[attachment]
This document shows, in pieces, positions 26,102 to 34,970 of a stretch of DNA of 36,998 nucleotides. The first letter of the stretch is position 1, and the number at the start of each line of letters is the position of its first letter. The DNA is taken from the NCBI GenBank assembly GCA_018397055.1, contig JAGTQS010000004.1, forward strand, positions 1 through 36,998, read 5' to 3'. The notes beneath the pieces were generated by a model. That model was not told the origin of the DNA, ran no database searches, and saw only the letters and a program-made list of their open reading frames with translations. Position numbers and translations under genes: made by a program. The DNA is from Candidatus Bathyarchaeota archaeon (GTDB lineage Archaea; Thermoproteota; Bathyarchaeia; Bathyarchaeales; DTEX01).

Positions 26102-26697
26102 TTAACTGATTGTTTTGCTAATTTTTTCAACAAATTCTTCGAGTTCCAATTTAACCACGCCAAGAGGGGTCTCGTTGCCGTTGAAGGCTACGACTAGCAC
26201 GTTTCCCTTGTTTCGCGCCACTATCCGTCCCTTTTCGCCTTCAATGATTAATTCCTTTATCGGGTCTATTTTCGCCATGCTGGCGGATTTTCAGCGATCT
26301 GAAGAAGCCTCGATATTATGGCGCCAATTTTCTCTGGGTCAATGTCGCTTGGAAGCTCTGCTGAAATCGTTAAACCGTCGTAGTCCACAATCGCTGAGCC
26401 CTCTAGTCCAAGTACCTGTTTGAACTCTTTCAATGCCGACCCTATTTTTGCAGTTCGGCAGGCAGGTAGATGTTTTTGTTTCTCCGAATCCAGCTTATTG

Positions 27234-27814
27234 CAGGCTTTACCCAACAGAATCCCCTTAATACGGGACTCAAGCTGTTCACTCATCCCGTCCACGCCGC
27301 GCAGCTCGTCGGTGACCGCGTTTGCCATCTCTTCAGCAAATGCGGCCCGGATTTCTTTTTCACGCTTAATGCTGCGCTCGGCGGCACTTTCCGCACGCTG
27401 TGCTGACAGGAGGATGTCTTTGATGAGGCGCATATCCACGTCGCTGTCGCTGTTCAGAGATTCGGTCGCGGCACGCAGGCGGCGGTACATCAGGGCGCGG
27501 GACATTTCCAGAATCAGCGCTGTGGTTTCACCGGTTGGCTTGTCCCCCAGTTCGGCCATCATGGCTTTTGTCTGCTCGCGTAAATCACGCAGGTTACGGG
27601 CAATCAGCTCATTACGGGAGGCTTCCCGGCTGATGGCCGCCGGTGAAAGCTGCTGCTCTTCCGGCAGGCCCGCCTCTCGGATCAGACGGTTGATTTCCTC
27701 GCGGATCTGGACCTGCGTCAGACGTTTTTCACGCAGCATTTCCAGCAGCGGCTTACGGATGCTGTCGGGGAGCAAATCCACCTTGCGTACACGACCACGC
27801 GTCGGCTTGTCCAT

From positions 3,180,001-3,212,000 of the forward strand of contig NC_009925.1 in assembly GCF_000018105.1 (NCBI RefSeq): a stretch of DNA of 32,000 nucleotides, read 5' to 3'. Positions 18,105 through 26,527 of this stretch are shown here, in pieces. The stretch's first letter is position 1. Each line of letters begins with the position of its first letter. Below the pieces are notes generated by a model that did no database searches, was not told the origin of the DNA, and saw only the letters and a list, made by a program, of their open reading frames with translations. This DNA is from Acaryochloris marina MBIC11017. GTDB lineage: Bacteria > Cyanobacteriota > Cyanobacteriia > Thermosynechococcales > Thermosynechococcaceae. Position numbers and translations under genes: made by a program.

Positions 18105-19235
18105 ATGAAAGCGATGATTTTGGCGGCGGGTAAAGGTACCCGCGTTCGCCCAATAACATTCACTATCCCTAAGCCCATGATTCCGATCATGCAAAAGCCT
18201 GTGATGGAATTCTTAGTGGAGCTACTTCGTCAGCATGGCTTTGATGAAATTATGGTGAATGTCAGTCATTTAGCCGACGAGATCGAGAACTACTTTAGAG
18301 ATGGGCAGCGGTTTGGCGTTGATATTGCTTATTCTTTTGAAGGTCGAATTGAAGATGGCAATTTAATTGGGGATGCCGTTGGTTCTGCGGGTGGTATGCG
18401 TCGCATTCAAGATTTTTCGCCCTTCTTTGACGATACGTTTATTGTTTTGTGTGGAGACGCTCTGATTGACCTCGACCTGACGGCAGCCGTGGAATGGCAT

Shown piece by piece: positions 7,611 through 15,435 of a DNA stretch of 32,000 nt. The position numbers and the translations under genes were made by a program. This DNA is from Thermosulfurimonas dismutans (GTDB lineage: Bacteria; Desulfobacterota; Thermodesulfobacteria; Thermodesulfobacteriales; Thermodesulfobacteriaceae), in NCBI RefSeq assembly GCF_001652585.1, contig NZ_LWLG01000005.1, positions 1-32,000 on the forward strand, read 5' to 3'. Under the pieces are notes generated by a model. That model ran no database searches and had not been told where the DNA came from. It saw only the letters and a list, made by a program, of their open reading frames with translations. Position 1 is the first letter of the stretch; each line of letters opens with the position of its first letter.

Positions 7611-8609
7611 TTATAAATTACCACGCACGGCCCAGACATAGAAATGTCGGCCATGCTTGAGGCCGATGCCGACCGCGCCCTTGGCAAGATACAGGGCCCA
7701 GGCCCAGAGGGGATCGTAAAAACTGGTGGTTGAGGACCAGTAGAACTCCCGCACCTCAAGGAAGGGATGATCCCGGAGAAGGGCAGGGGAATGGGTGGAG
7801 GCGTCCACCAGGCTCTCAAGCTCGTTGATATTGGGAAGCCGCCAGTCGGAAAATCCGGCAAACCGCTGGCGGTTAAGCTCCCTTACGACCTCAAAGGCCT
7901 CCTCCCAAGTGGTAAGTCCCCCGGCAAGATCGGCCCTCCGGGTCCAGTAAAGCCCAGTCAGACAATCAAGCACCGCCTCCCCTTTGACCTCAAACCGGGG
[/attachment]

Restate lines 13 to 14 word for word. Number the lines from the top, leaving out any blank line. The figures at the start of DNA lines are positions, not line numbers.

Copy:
27701 GCGGATCTGGACCTGCGTCAGACGTTTTTCACGCAGCATTTCCAGCAGCGGCTTACGGATGCTGTCGGGGAGCAAATCCACCTTGCGTACACGACCACGC
27801 GTCGGCTTGTCCAT